back perhaps, but never is the space in which we were or we are now exactly the same,
because the range of signals coming from the environment —which are as many
possibilities for us to make sense of the space that surrounds us— proposes to us new
realities to translate moment after moment. The ambiances are of a dynamic nature. All
places are criss-crossed by particular tensions that define their character. This is what
Christian Norberg-Schulz calls (1989) its genius loci. The term takes its origins in the
era of the Roman Empire; it was seen then as the existential hold of a guardian spirit.
We can translate it today as the identity of a place; a signature tone that is formed by
various environmental factors and human interventions. Understanding the environment
this way means that designers must first track the forces of a site before conceptualizing
anything in this space, otherwise, all they will achieve will be meaningless (Norberg-
Schulz, 1989:23).
Yet, despite the compendium of efforts produced by researchers studying the intangible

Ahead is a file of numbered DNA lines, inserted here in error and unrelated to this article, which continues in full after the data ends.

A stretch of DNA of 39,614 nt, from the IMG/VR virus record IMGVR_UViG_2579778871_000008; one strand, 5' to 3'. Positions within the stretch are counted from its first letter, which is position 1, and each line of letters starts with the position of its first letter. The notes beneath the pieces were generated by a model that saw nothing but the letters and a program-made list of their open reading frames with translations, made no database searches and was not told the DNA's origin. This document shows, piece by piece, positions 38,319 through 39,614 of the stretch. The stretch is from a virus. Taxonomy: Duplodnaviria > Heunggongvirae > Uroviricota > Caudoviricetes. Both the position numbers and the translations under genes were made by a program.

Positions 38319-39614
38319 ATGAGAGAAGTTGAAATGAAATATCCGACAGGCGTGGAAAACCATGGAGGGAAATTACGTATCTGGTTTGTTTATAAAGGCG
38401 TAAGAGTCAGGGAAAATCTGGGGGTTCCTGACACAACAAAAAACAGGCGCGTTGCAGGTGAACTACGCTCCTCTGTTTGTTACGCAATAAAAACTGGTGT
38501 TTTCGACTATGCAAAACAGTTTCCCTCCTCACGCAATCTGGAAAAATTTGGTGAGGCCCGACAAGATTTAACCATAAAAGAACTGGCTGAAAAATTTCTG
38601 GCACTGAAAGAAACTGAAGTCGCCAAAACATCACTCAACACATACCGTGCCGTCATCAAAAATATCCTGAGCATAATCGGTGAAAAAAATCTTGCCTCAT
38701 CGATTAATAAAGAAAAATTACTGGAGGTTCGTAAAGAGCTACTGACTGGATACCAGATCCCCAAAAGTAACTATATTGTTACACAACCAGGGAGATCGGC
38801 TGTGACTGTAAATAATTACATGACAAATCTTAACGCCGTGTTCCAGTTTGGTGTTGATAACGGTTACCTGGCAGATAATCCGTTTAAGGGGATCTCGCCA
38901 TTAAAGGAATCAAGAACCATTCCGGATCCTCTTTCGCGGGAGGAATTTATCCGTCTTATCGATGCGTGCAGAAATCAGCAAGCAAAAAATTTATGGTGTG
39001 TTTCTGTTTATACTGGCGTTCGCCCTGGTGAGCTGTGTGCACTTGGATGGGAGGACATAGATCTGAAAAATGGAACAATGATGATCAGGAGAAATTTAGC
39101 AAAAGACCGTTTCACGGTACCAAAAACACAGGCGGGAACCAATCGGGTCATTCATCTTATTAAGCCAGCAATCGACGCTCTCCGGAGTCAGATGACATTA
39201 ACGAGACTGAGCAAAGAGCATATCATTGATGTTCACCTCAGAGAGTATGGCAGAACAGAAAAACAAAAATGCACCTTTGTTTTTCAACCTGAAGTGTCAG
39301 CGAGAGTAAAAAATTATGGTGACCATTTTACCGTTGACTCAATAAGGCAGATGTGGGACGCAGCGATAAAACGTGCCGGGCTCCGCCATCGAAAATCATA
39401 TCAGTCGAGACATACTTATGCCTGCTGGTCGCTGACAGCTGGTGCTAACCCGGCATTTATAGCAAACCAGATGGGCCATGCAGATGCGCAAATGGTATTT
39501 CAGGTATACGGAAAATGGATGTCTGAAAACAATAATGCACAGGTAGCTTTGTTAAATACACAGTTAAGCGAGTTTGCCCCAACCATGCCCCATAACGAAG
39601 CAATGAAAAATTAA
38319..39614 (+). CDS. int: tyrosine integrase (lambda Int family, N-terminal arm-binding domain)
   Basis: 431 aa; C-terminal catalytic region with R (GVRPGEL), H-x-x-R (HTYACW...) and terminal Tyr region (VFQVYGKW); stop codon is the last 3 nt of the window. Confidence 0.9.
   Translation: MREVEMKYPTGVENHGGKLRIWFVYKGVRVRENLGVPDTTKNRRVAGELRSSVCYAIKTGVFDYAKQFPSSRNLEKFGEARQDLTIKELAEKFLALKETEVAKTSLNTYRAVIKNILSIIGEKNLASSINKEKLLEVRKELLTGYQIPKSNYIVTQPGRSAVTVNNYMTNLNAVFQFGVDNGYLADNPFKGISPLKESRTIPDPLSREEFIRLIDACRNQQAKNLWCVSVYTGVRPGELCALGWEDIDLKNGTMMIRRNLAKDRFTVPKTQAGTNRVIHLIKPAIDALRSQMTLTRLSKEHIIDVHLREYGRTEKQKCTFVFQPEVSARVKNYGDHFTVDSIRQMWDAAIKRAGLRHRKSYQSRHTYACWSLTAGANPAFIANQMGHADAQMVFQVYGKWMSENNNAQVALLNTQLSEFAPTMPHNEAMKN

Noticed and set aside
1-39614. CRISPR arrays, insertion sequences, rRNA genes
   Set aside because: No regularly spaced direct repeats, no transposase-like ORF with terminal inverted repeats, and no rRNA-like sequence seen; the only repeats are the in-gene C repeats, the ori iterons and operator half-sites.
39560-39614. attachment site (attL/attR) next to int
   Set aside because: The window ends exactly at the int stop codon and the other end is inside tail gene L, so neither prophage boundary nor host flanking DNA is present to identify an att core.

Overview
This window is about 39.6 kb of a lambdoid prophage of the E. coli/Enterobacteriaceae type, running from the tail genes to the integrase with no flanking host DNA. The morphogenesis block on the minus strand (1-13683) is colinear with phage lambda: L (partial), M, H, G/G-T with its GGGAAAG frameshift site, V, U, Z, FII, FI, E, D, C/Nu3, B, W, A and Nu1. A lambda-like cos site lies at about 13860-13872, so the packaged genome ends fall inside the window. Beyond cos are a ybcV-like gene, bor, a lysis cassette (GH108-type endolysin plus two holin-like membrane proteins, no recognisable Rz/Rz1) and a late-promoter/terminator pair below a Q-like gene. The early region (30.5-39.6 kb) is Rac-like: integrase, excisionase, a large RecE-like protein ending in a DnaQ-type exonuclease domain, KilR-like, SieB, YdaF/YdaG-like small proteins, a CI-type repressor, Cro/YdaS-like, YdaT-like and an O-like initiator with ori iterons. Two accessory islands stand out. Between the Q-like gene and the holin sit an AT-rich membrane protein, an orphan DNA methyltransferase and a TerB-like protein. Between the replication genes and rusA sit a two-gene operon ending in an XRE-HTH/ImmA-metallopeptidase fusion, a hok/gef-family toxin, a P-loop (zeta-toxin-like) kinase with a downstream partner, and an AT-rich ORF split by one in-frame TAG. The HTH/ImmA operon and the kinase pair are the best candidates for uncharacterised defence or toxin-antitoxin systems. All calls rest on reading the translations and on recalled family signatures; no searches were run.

dynamic of space, still, the olfactory dimension is rarely—and the word is weak— taken
into account when it comes to conceptualizing spaces. It is surprising considering the
importance that perfume and incense have had since the beginning of civilization (Baldi,
2014; Morita, 1992; Corbin, 1982; Lucas, 1930), going as far as being the privileged
bond between mortals and divinities. But as Tadao Andō-sensei points out: Nowadays, a
large part of so-called postmodernist architecture gives the impression of being in the
final stages of a disease: the transcendance from the visual to the occidental. However,
there is no reason that only historical forms, in other words only visible things, should
hold the status of context in architecture. If we admit that context is but another name
for the organic entirety of culture, we must without doubt introduce invisible things into
our visual field.
Nick Tyler, Chadwick Professor of Civil Engineering, UCL (UK). October 31, 2018. Online: [ ]
Loose translation of: « De nos jours, une bonne partie de l’architecture dite postmoderniste donne l’impression